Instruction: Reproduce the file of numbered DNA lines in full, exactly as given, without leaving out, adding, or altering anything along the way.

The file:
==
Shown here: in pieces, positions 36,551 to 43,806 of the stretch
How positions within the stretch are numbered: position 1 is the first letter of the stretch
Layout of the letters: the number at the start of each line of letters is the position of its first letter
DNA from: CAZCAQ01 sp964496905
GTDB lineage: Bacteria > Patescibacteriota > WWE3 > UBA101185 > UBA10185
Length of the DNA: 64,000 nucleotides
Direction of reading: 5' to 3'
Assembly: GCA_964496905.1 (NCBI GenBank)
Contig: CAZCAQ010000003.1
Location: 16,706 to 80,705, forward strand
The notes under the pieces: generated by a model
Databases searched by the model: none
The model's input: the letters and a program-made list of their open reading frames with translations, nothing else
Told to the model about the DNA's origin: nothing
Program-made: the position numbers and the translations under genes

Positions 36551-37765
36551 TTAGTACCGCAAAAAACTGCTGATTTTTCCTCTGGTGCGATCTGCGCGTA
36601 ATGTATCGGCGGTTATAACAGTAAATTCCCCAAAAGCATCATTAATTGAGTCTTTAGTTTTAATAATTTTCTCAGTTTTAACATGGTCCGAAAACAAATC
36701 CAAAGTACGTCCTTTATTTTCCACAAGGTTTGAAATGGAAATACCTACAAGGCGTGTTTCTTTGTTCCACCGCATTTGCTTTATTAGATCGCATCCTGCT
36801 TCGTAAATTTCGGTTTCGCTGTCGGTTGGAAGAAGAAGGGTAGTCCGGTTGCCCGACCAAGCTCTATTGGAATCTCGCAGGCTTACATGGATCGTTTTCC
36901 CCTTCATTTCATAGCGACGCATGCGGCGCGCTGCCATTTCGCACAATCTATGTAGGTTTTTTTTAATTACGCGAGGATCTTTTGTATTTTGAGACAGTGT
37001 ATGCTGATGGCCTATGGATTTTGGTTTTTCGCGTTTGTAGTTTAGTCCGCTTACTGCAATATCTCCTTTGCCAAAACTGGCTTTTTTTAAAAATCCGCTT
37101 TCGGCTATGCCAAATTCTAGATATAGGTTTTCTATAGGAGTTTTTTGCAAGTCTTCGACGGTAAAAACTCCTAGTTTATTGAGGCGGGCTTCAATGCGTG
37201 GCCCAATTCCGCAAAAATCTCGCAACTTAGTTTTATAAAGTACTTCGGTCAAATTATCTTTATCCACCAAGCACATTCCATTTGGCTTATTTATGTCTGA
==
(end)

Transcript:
Shown here: in pieces, positions 36,551 to 43,806 of the stretch
How positions within the stretch are numbered: position 1 is the first letter of the stretch
Layout of the letters: the number at the start of each line of letters is the position of its first letter
DNA from: CAZCAQ01 sp964496905
GTDB lineage: Bacteria > Patescibacteriota > WWE3 > UBA101185 > UBA10185
Length of the DNA: 64,000 nucleotides
Direction of reading: 5' to 3'
Assembly: GCA_964496905.1 (NCBI GenBank)
Contig: CAZCAQ010000003.1
Location: 16,706 to 80,705, forward strand
The notes under the pieces: generated by a model
Databases searched by the model: none
The model's input: the letters and a program-made list of their open reading frames with translations, nothing else
Told to the model about the DNA's origin: nothing
Program-made: the position numbers and the translations under genes

Positions 36551-37765
36551 TTAGTACCGCAAAAAACTGCTGATTTTTCCTCTGGTGCGATCTGCGCGTA
36601 ATGTATCGGCGGTTATAACAGTAAATTCCCCAAAAGCATCATTAATTGAGTCTTTAGTTTTAATAATTTTCTCAGTTTTAACATGGTCCGAAAACAAATC
36701 CAAAGTACGTCCTTTATTTTCCACAAGGTTTGAAATGGAAATACCTACAAGGCGTGTTTCTTTGTTCCACCGCATTTGCTTTATTAGATCGCATCCTGCT
36801 TCGTAAATTTCGGTTTCGCTGTCGGTTGGAAGAAGAAGGGTAGTCCGGTTGCCCGACCAAGCTCTATTGGAATCTCGCAGGCTTACATGGATCGTTTTCC
36901 CCTTCATTTCATAGCGACGCATGCGGCGCGCTGCCATTTCGCACAATCTATGTAGGTTTTTTTTAATTACGCGAGGATCTTTTGTATTTTGAGACAGTGT
37001 ATGCTGATGGCCTATGGATTTTGGTTTTTCGCGTTTGTAGTTTAGTCCGCTTACTGCAATATCTCCTTTGCCAAAACTGGCTTTTTTTAAAAATCCGCTT
37101 TCGGCTATGCCAAATTCTAGATATAGGTTTTCTATAGGAGTTTTTTGCAAGTCTTCGACGGTAAAAACTCCTAGTTTATTGAGGCGGGCTTCAATGCGTG
37201 GCCCAATTCCGCAAAAATCTCGCAACTTAGTTTTATAAAGTACTTCGGTCAAATTATCTTTATCCACCAAGCACATTCCATTTGGCTTATTTATGTCTGA